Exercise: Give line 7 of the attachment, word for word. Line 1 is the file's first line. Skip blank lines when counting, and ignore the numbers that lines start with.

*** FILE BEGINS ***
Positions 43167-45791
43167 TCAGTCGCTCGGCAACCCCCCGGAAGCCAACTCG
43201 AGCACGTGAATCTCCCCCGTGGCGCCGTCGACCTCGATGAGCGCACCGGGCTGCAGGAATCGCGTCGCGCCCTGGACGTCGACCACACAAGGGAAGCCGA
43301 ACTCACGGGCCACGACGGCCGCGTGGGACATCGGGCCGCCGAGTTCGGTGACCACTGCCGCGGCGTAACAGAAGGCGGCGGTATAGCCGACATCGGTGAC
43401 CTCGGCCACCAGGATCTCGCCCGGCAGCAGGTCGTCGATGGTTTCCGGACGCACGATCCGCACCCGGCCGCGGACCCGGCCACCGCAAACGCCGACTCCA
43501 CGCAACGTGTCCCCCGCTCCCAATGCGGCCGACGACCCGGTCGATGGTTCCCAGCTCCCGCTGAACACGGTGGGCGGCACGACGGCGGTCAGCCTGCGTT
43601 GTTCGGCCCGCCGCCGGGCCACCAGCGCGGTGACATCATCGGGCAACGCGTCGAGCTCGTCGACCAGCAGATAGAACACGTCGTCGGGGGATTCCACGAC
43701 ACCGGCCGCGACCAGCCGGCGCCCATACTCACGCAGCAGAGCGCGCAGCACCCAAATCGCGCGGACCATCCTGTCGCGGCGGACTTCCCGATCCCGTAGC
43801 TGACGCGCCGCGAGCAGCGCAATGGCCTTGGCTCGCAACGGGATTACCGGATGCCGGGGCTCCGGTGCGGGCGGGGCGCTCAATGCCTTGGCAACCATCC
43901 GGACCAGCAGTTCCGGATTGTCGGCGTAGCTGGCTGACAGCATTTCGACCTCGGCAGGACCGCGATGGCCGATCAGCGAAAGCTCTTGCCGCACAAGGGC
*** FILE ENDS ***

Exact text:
43601 GTTCGGCCCGCCGCCGGGCCACCAGCGCGGTGACATCATCGGGCAACGCGTCGAGCTCGTCGACCAGCAGATAGAACACGTCGTCGGGGGATTCCACGAC